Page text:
Doersch et al. present a context prediction task for convolutional neural networks in order to learn useful features for object detection in an unsupervised (or "self-supervised") fashion. The underlying idea is to let the convolutional neural network predict the relative position of two patches, this is illustrated in Figure 1.
Figure 1 (click to enlarge): Illustration of the "self-supervised" task. Given the two patches on the left, the task is to decide where, relative to the first patch, the second patch es extracted. The idea is to learn useful features for object recognition.
The task is learned using a AlexNet  architecture for each patch, fused in an additional fully connected layer. The two AlexNet architectures share weights. This is illustrated in Figure 2.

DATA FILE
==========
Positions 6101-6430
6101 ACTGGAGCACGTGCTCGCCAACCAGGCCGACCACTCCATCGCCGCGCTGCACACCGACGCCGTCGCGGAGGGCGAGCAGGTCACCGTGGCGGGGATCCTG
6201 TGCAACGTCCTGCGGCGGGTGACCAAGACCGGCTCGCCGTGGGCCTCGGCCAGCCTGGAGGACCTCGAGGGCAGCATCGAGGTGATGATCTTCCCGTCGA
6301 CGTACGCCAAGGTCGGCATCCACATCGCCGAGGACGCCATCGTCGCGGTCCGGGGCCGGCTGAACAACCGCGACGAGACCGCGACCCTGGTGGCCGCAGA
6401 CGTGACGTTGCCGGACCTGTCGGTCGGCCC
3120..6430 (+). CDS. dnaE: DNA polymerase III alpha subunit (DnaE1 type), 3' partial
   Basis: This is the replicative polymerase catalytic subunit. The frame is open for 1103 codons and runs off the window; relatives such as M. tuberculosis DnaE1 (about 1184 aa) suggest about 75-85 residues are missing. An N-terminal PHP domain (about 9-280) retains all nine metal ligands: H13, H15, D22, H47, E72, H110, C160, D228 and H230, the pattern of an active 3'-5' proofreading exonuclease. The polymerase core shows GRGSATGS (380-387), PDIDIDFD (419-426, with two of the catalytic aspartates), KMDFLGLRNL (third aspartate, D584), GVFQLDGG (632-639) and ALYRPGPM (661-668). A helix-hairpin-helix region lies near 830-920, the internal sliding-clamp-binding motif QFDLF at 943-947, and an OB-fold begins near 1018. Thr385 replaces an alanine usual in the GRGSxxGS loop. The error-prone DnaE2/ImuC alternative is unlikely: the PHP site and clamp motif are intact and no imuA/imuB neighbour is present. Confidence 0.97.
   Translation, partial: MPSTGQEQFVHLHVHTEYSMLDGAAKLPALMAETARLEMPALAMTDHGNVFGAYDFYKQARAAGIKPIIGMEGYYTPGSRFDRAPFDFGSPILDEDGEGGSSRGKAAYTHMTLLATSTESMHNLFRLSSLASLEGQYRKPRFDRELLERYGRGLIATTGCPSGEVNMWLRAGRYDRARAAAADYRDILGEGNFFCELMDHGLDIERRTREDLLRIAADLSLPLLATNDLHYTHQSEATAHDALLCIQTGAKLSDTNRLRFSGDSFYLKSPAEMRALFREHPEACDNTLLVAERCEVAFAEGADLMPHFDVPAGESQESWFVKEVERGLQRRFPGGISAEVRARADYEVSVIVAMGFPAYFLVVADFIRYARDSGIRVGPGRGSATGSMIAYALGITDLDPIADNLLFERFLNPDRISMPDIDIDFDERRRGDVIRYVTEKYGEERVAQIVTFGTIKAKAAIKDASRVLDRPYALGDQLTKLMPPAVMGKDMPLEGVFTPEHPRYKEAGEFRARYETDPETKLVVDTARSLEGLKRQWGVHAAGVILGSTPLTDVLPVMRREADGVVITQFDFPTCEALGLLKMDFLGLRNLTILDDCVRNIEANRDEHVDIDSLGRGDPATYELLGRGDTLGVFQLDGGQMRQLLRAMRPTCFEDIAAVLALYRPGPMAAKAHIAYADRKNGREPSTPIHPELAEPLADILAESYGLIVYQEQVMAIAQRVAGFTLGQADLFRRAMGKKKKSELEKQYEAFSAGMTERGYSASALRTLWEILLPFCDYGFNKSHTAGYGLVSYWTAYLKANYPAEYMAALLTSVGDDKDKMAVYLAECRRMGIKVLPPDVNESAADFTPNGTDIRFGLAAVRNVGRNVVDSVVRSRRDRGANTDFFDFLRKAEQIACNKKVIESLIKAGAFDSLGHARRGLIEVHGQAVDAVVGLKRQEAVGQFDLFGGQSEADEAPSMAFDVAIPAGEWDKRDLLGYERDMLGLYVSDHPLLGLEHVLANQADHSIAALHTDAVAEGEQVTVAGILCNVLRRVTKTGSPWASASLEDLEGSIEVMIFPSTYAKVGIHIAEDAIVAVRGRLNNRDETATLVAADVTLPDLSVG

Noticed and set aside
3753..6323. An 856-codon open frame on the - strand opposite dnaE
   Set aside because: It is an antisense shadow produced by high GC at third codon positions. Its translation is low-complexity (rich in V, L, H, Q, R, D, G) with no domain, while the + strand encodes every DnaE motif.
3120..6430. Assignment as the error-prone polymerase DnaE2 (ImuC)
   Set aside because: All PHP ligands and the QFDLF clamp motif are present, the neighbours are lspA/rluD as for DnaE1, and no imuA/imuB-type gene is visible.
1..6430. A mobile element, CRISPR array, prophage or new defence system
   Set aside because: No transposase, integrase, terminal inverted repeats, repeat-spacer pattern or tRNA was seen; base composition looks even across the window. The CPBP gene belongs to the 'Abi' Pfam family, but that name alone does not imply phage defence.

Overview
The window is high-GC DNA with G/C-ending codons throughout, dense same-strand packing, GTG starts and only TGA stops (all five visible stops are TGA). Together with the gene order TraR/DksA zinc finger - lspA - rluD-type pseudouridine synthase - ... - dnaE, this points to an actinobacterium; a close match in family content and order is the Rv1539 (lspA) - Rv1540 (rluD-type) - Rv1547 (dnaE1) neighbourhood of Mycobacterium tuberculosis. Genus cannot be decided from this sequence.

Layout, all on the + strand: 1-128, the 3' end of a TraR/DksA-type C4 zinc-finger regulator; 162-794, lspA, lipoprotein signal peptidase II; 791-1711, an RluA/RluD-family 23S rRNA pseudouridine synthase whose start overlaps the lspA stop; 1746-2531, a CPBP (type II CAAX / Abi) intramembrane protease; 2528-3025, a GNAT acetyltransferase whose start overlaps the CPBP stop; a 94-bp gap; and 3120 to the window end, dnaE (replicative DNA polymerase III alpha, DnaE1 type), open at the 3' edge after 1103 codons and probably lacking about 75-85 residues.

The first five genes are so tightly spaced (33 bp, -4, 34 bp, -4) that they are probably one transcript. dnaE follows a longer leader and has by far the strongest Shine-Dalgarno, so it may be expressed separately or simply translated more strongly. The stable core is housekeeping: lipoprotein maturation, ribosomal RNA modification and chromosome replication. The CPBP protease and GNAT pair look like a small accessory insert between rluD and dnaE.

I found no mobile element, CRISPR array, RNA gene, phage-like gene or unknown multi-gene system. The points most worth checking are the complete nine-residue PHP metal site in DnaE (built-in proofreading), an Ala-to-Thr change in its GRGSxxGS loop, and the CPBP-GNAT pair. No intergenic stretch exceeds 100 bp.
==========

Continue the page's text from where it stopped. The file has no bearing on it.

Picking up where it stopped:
Figure 2 (click to enlarge): Illustration of the used architecture. The dotted lines refer to shared weights.
In order to successfully train the architecture, Doersch et al. use color-dropping, i.e. dropping one color channel and replacing it by random noise, in order to avoid learning the underlying chromatic aberration (which refers to one color channel shrinking towards the image center).
Doersch et al. apply the approach to learn features for object detection on PASCAL VOC 2007, see paper for results, and to visualize similar patches as shown in Figure 3.
Figure 3 (click to enlarge): Illustration of nearest neighbors retrieved using the fully connected layers as features, see the paper for details.